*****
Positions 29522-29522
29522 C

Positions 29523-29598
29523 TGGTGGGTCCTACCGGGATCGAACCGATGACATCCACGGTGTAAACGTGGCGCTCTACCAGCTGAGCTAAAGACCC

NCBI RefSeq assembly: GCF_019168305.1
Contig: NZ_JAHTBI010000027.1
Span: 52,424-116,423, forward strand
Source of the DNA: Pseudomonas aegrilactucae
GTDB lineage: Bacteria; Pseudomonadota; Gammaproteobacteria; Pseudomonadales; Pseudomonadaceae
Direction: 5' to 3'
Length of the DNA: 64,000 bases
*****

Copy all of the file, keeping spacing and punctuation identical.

Positions 29522-29522
29522 C

Positions 29523-29598
29523 TGGTGGGTCCTACCGGGATCGAACCGATGACATCCACGGTGTAAACGTGGCGCTCTACCAGCTGAGCTAAAGACCC

NCBI RefSeq assembly: GCF_019168305.1
Contig: NZ_JAHTBI010000027.1
Span: 52,424-116,423, forward strand
Source of the DNA: Pseudomonas aegrilactucae
GTDB lineage: Bacteria; Pseudomonadota; Gammaproteobacteria; Pseudomonadales; Pseudomonadaceae
Direction: 5' to 3'
Length of the DNA: 64,000 bases